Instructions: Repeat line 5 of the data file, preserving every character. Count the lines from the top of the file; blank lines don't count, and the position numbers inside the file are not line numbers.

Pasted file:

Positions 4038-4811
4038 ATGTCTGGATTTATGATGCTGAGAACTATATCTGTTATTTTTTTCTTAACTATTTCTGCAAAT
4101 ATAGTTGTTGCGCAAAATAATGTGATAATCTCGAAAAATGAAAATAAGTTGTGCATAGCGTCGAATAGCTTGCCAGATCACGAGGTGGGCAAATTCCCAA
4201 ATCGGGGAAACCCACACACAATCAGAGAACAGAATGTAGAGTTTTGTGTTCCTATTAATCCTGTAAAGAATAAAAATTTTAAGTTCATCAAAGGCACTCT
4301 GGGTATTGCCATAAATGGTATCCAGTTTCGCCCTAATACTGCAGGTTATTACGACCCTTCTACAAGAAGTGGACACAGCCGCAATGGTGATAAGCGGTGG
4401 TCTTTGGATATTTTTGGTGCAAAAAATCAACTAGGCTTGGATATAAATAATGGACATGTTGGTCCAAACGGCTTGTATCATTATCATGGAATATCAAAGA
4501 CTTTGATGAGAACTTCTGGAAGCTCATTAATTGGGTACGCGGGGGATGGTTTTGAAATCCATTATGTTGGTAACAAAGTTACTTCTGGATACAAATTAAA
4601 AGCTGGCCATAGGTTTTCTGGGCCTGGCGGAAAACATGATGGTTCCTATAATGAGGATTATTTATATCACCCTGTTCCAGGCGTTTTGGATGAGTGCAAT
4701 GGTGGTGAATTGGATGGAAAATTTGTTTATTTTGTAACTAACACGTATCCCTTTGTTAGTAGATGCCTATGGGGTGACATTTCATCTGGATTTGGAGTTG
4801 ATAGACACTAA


4301 GGGTATTGCCATAAATGGTATCCAGTTTCGCCCTAATACTGCAGGTTATTACGACCCTTCTACAAGAAGTGGACACAGCCGCAATGGTGATAAGCGGTGG